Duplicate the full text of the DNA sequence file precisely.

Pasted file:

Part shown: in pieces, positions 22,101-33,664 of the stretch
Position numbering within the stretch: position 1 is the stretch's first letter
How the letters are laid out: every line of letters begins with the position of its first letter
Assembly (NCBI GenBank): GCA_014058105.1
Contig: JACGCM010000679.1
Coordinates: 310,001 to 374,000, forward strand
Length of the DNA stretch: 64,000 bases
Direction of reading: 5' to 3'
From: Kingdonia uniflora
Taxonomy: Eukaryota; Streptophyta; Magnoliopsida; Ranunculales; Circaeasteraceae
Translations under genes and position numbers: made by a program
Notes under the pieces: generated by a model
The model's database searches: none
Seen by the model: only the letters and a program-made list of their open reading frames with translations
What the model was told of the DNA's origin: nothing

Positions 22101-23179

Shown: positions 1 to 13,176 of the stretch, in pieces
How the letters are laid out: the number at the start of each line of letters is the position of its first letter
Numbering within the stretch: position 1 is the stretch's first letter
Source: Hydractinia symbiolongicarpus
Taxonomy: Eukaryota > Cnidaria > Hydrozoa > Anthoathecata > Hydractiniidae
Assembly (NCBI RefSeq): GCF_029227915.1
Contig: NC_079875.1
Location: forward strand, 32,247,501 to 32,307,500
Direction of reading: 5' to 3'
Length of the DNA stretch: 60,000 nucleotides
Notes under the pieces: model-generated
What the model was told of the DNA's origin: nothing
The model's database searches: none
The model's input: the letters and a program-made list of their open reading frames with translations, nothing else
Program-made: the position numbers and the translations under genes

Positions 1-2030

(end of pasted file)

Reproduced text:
Part shown: in pieces, positions 22,101-33,664 of the stretch
Position numbering within the stretch: position 1 is the stretch's first letter
How the letters are laid out: every line of letters begins with the position of its first letter
Assembly (NCBI GenBank): GCA_014058105.1
Contig: JACGCM010000679.1
Coordinates: 310,001 to 374,000, forward strand
Length of the DNA stretch: 64,000 bases
Direction of reading: 5' to 3'
From: Kingdonia uniflora
Taxonomy: Eukaryota; Streptophyta; Magnoliopsida; Ranunculales; Circaeasteraceae
Translations under genes and position numbers: made by a program
Notes under the pieces: generated by a model
The model's database searches: none
Seen by the model: only the letters and a program-made list of their open reading frames with translations
What the model was told of the DNA's origin: nothing

Positions 22101-23179

Shown: positions 1 to 13,176 of the stretch, in pieces
How the letters are laid out: the number at the start of each line of letters is the position of its first letter
Numbering within the stretch: position 1 is the stretch's first letter
Source: Hydractinia symbiolongicarpus
Taxonomy: Eukaryota > Cnidaria > Hydrozoa > Anthoathecata > Hydractiniidae
Assembly (NCBI RefSeq): GCF_029227915.1
Contig: NC_079875.1
Location: forward strand, 32,247,501 to 32,307,500
Direction of reading: 5' to 3'
Length of the DNA stretch: 60,000 nucleotides
Notes under the pieces: model-generated
What the model was told of the DNA's origin: nothing
The model's database searches: none
The model's input: the letters and a program-made list of their open reading frames with translations, nothing else
Program-made: the position numbers and the translations under genes

Positions 1-2030